Date   
Re: BITx 40 Frequency lock during transmit

 

David : 

You did remember to install the 0.1 uF disc cap across the tuning pot (where the yellow and violet wires attach) ? 

Michael VE3WMB 

P.S. I do also recommend upgrading the Raduino to use PE1NWLs code (it is backward compatible with the original code) as it will
give you a better tuning experience and will prevent any "FMing" on TX. 

Re: Lost audio from receiver

Jerry Gaffke
 

I think you're right, probably blew the LM386.
And nothing else.

Clipping leads and just leaving them in place sounds fine, or could 
heat them up and pull them out one by one using soldering iron and needle nose pliers.
I would not bother trying to suck the solder out of all those holes, just snip the bottom half of the legs off the new part
and solder it to the surface of the board.

An alternative is to buy some LM386 amp kit, and wire it into the existing volume control pot:
    http://www.kitsandparts.com/audioamp386v2.php


On Sun, Feb 11, 2018 at 12:52 pm, Vic WA4THR wrote:
After some other testing on a BitX40 that was working well, it is likely that 12v (or even 24v) touched one of the speaker leads. Now I have essentially no audio out from the radio. On very strong signals and at maximum volume I can hear a weak and very distorted sound out of either the speaker or a separate speaker/mic, but it is not copyable and only just recognizeable as a signal. Listening on another receiver and watching the output, transmit seems fine. It sounds clear and undistorted and the power out is pretty normal. I checked the voltages around Q16 and they are exactly as expected in receive and transmit. The suspicion to me is that the LM386 has "blown", but there are no obvious marks on the board on any components. Is there someplace else I should look before trying to replace that chip?

As to technique for repairing that IC, if it is the problem, I seem to recall a method that involved just cutting the legs off and soldering them to a new chip. Is that a viable way to go?

While I've never owned a barrel of monkees, it  is hard to imagine that could be more fun than the BitX, but I do seem to get myself in trouble playing with it.

=Vic=

Re: Blue display, white digits

Vince Vielhaber
 

That particular vendor has different sizes and orientations of the 1602 displays - even in the same color, be it black on white, white on black, white on blue, ...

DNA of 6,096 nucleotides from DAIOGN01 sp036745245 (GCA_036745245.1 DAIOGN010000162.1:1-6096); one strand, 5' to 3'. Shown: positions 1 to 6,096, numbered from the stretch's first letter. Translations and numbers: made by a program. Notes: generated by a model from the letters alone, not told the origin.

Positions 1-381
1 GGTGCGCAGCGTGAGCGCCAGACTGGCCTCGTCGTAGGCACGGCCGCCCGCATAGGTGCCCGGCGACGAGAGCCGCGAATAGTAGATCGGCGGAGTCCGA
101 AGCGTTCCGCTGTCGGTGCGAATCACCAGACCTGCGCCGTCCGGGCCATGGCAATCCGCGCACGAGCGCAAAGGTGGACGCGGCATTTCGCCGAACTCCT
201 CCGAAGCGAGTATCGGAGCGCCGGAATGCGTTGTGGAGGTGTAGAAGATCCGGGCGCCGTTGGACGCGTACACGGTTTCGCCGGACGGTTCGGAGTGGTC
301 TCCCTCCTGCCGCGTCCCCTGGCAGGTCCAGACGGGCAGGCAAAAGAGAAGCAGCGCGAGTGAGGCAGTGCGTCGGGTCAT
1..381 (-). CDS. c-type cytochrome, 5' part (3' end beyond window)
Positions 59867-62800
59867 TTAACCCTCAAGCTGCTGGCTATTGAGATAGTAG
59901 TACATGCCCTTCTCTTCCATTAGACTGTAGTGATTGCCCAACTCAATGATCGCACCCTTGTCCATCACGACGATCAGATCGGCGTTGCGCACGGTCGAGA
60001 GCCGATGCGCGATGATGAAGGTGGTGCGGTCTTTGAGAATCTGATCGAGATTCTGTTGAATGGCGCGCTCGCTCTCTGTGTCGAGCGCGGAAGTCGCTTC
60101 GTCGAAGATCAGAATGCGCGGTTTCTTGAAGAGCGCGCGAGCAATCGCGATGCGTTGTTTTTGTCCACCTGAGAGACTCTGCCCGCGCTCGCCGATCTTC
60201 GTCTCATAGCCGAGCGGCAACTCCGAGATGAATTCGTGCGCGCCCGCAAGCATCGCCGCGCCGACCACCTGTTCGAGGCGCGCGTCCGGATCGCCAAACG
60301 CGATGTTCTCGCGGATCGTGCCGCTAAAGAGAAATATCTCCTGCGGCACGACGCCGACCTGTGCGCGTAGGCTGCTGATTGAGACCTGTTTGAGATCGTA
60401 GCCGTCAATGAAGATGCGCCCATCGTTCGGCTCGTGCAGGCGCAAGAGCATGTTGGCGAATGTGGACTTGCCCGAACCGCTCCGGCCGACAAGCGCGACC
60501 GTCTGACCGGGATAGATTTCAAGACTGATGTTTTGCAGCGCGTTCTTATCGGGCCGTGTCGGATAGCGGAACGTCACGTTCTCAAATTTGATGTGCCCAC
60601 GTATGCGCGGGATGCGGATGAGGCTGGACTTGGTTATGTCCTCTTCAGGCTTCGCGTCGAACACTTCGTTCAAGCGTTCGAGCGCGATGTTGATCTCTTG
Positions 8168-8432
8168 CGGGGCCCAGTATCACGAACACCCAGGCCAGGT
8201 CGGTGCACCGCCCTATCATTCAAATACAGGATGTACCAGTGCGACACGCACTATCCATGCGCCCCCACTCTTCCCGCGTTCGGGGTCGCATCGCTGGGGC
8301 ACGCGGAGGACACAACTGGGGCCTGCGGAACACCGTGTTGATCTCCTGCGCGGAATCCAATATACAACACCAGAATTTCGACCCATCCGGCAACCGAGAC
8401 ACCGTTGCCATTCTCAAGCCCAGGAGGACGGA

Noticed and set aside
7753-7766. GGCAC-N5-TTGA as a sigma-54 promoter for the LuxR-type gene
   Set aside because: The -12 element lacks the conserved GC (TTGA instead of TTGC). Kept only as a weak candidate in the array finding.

As to I2C, I searched for those and the only serial that came up were 3 and 4 wire SPI. I didn't see any I2C, but you can get a PCF8574 board to convert the standard parallel to I2C. The I2C displays I bought just have that board attached to it and they work fine.

Vince.

On 02/11/2018 02:30 PM, Mike Woods wrote:
Should be plug compatible, but note that I've found that different
brands/colours of 1602 displays may be slightly differently size, so it
may be too tight or sloppy in your existing front panel cutout.

Mike ZL1AXG

On 12/02/18 6:56 AM, VE7WQ wrote:
Is this plug and play for the raduino?
3.3V/5V 16X2 1602 Character LCD Display,
White on Black,High Contrast
US$2.80 In stock
https://www.buydisplay.com/default/3-3v-5v-16x2-1602-character-lcd-display-white-on-black-high-contrast

--
Mike Woods
mhwoods@...

Re: uBITX woes, feeling disheartened. #ubitx

@AC8XZ
 

ok how about these readings;                              K1 Rec.   pin1=0volts   pin3=12volts pin5=12 volts  pin =8 12 volts  pin9=12 volts  pin12=0volts  pin14=0volts pin16=0 volts                                      K1 Trans   pin1=12  pin3=0volts  pin5=12volts  pin8=12volts  pin9=0volts  pin12=0volts  pin14=0volts  pin16=0 volts        K3 Trans.  pin1=0 volts  pin3=0 volts  pin5=0 volts  pin8=12 volts  pin9=0 volts  pin12=0 volts  pin12=0 volts  pin14=0 volts  pin16=0 volts  KT1 Trans. pin1=0 volts  pin3=0 volts  pin5=0 volts  pin8=12 volts  pin9=0 volts  pin12=0 volts  pin14=0 volts  pin16=0 volts       KT2  Trans.  pin1=0 volts  pin3=0 volts  pin5=0 volts  pin8=12 volts  pin9=0 volts  pin12=0 volts  pin14=0 volts  pin16=0 volts     KT3 Trans.   pin1=0 volts  pin3=0 volts  pin5=0 volts  pin8=12 volts   pin9=0 volts  pin12=0 volts  pin14=0 volts  pin16=0 volts.         VOM  Black to Antenna Ground    Red to pin being tested.     hope this is good readings       73's de AC8XZ

Re: Bitx40 - receiver works great, but do not transmit #bitx40help

Jerry Gaffke
 

Good advice, build a diode RF probe.
A germanium diode such as the 1n34a or 1n60 works well, but they are expensive now and hard to get.
A schottky diode (such as the Bat54s used on the Bitx40 diode mixers) works reasonably well.